are defined for \(x\) near \(x_0\text{.}\) If \(p(x_0) = 0\text{,}\) then we say \(x_0\) is a singular point. Handling singular points is harder than ordinary points and so we now focus only on ordinary points.

Example7.2.1

Let us start with a very simple example

\begin{equation*}
y'' - y = 0 .
\end{equation*}

Let us try a power series solution near \(x_0 = 0\text{,}\) which is an ordinary point. Every point is an ordinary point in fact, as the equation is constant coefficient. We already know we should obtain exponentials or the hyperbolic sine and cosine, but let us pretend we do not know this.

We try

\begin{equation*}
y = \sum_{k=0}^\infty a_k x^k .
\end{equation*}

If we differentiate, the \(k=0\) term is a constant and hence disappears. We therefore get

\begin{equation*}
y' = \sum_{k=1}^\infty k a_k x^{k-1} .
\end{equation*}

We differentiate yet again to obtain (now the \(k=1\) term disappears)

The above equation is called a recurrence relation for the coefficients of the power series. It did not matter what \(a_0\) or \(a_1\) was. They can be arbitrary. But once we pick \(a_0\) and \(a_1\text{,}\) then all other coefficients are determined by the recurrence relation.

Let us see what the coefficients must be. First, \(a_0\) and \(a_1\) are arbitrary

We recognize the two series as the hyperbolic sine and cosine. Therefore,

\begin{equation*}
y =
a_0 \cosh x + a_1 \sinh x .
\end{equation*}

Of course, in general we will not be able to recognize the series that appears, since usually there will not be any elementary function that matches it. In that case we will be content with the series.

Example7.2.2

Let us do a more complex example. Suppose we wish to solve Airy's equation^{ 1 }Named after the English mathematician Sir George Biddell Airy (1801–1892)., that is

\begin{equation*}
y'' - xy = 0 ,
\end{equation*}

near the point \(x_0 = 0\text{.}\) Note that \(x_0 = 0\) is an ordinary point.

We try

\begin{equation*}
y = \sum_{k=0}^\infty a_k x^k .
\end{equation*}

Now we jump in steps of three. First we notice that since \(a_2 = 0\) we must have that, \(a_5 = 0\text{,}\) \(a_8 = 0\text{,}\) \(a_{11}=0\text{,}\) etc. In general \(a_{3n+2} = 0\text{.}\)

The constants \(a_0\) and \(a_1\) are arbitrary and we obtain

and write the general solution to the equation as \(y(x)= a_0 y_1(x) + a_1 y_2(x)\text{.}\) Notice from the power series that \(y_1(0) = 1\) and \(y_2(0) = 0\text{.}\) Also, \(y_1'(0) = 0\) and \(y_2'(0) = 1\text{.}\) Therefore \(y(x)\) is a solution that satisfies the initial conditions \(y(0) = a_0\) and \(y'(0) = a_1\text{.}\)

The functions \(y_1\) and \(y_2\) cannot be written in terms of the elementary functions that you know. See Figure 8.2.3 for the plot of the solutions \(y_1\) and \(y_2\text{.}\) These functions have many interesting properties. For example, they are oscillatory for negative \(x\) (like solutions to \(y''+y=0\)) and for positive \(x\) they grow without bound (like solutions to \(y''-y=0\)).

Sometimes a solution may turn out to be a polynomial.

Example7.2.3

Let us find a solution to the so-called Hermite's equation of order \(n\)^{ 2 }Named after the French mathematician Charles Hermite (1822–1901). is the equation

\begin{equation*}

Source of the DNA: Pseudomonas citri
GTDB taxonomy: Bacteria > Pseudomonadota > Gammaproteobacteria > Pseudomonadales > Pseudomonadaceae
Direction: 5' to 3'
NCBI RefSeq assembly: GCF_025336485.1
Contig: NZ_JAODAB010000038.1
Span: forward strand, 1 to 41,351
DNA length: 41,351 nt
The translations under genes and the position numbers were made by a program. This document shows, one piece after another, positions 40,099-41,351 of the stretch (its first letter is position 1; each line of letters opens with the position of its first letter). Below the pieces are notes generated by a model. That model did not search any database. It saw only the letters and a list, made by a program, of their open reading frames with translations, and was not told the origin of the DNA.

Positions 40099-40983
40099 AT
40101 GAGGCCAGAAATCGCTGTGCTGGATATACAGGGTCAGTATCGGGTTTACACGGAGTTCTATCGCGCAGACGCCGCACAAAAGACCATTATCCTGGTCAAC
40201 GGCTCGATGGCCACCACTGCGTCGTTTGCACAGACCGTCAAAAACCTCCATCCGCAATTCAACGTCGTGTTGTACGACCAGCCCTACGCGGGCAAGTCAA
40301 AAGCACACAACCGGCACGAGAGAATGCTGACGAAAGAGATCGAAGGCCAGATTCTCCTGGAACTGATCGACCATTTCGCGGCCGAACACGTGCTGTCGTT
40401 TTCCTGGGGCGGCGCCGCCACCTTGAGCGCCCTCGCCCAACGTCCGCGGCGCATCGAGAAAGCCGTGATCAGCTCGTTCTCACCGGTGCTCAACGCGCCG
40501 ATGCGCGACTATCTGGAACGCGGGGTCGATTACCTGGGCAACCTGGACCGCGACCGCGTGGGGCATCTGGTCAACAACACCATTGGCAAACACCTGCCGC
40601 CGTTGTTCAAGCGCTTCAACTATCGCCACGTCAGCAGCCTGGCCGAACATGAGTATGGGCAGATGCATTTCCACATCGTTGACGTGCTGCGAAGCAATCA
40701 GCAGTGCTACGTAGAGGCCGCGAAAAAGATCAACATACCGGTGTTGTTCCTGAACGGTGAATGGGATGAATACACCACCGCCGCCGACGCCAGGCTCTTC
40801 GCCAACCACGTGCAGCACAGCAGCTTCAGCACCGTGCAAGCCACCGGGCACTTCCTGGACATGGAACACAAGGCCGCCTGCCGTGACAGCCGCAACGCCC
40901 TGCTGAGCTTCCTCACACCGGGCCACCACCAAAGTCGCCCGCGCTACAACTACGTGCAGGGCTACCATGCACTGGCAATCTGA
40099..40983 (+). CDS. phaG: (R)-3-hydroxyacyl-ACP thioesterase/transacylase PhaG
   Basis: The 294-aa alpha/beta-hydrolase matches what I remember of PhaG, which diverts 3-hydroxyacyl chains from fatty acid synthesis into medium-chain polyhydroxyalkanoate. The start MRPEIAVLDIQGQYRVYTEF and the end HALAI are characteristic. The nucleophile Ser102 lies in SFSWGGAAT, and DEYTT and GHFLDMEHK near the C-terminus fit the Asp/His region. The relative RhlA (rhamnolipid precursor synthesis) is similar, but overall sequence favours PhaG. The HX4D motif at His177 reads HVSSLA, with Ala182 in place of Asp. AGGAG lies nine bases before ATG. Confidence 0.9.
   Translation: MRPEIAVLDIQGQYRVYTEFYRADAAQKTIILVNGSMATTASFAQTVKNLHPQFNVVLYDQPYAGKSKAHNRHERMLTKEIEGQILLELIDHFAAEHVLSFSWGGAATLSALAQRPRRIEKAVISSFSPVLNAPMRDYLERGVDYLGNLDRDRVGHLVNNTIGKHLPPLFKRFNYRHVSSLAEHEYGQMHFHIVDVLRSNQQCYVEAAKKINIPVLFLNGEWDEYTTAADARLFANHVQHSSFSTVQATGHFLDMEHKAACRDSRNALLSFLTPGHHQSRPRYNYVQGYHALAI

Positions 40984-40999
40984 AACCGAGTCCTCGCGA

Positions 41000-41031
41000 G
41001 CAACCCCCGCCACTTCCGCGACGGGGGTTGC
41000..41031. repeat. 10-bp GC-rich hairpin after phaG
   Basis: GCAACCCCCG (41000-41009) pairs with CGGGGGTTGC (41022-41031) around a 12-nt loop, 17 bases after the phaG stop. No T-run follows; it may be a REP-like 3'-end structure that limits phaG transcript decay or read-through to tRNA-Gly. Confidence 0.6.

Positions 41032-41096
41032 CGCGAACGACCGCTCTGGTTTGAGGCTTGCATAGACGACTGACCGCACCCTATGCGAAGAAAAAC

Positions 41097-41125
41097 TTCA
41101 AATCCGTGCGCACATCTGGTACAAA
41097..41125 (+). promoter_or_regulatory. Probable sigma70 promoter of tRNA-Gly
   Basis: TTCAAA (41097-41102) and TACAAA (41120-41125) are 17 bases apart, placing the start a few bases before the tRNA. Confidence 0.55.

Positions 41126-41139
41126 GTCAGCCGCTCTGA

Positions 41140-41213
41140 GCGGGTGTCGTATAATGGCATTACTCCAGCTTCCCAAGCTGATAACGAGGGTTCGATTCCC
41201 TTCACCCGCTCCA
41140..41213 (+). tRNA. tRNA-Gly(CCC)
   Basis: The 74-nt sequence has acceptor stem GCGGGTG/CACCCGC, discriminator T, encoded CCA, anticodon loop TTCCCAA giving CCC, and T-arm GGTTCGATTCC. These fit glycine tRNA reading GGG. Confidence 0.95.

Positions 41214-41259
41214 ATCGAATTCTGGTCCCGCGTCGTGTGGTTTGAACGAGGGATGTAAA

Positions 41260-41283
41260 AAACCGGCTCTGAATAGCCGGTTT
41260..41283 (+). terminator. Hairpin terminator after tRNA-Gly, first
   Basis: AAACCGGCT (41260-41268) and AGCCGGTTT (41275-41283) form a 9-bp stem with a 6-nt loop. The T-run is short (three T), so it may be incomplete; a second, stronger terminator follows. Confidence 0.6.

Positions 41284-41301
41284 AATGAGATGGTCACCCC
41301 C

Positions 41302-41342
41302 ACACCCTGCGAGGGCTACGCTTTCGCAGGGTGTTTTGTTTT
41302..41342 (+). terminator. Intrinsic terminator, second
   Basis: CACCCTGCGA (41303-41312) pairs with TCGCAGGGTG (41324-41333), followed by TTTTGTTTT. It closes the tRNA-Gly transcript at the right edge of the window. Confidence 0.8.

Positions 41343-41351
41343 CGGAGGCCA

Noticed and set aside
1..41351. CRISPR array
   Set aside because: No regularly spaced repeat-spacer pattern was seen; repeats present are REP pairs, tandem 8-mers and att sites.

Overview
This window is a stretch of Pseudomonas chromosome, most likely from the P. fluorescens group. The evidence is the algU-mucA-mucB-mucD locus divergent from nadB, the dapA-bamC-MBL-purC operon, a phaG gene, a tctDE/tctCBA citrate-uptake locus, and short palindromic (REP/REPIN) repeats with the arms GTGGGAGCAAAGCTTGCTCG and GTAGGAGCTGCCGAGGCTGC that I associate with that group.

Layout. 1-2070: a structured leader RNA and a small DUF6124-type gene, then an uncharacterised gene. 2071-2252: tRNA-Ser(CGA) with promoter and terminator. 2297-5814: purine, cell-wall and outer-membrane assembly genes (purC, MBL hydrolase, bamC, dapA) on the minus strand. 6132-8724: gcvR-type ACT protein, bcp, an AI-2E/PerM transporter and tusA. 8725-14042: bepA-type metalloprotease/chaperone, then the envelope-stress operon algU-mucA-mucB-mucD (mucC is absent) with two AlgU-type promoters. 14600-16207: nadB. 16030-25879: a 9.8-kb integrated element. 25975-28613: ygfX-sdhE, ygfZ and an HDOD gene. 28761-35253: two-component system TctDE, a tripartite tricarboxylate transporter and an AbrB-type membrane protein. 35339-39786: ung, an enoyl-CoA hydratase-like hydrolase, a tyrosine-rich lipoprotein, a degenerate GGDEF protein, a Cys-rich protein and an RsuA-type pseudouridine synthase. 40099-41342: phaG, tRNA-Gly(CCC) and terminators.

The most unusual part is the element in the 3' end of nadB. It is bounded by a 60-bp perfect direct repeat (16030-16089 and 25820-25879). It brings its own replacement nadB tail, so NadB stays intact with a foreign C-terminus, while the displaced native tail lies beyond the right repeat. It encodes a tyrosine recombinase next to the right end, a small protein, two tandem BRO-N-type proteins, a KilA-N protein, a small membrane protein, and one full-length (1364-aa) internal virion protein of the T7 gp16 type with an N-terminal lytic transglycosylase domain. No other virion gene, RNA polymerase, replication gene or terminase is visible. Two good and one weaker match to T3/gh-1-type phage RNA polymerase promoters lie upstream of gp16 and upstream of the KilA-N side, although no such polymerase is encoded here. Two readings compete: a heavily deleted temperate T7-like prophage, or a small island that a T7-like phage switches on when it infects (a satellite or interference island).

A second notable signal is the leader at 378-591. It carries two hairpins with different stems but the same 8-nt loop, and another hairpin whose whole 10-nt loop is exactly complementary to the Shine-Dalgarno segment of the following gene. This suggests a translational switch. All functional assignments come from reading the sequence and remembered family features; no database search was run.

y'' -2xy' + 2n y = 0 .
\end{equation*}

Let us find a solution around the point \(x_0 = 0\text{.}\) We try

\begin{equation*}
y = \sum_{k=0}^\infty a_k x^k .
\end{equation*}

We also notice that if \(n\) is a positive even integer, then \(y_1(x)\) is a polynomial as all the coefficients in the series beyond a certain degree are zero. If \(n\) is a positive odd integer, then \(y_2(x)\) is a polynomial. For example, if \(n=4\text{,}\) then

In the following exercises, when asked to solve an equation using power series methods, you should find the first few terms of the series, and if possible find a general formula for the \(k^{\text{th}}\) coefficient.

Exercise7.2.1

Use power series methods to solve \(y''+y = 0\) at the point \(x_0 = 1\text{.}\)

Exercise7.2.2

Use power series methods to solve \(y''+4xy = 0\) at the point \(x_0 = 0\text{.}\)

Exercise7.2.3

Use power series methods to solve \(y''-xy = 0\) at the point \(x_0 = 1\text{.}\)

Exercise7.2.4

Use power series methods to solve \(y''+x^2y = 0\) at the point \(x_0 = 0\text{.}\)

Exercise7.2.5

The methods work for other orders than second order. Try the methods of this section to solve the first order system \(y'-xy = 0\) at the point \(x_0 = 0\text{.}\)

Exercise7.2.6Chebyshev's equation of order \(p\)

a) Solve \((1-x^2)y''-xy' + p^2y = 0\) using power series methods at \(x_0=0\text{.}\) b) For what \(p\) is there a polynomial solution?

Exercise7.2.7

Find a polynomial solution to \((x^2+1) y''-2xy'+2y = 0\) using power series methods.

Exercise7.2.8

a) Use power series methods to solve \((1-x)y''+y = 0\) at the point \(x_0 = 0\text{.}\) b) Use the solution to part a) to find a solution for \(xy''+y=0\) around the point \(x_0=1\text{.}\)

Exercise7.2.101

Use power series methods to solve \(y'' + 2 x^3 y = 0\) at the point \(x_0 =
0\text{.}\)

(challenging) We can also use power series methods in nonhomogeneous equations. a) Use power series methods to solve \(y'' - x y = \frac{1}{1-x}\) at the point \(x_0 = 0\text{.}\) Hint: Recall the geometric series. b) Now solve for the initial condition \(y(0)=0\text{,}\) \(y'(0) = 0\text{.}\)

Attempt to solve \(x^2 y'' - y = 0\) at \(x_0 = 0\) using the power series method of this section (\(x_0\) is a singular point). Can you find at least one solution? Can you find more than one solution?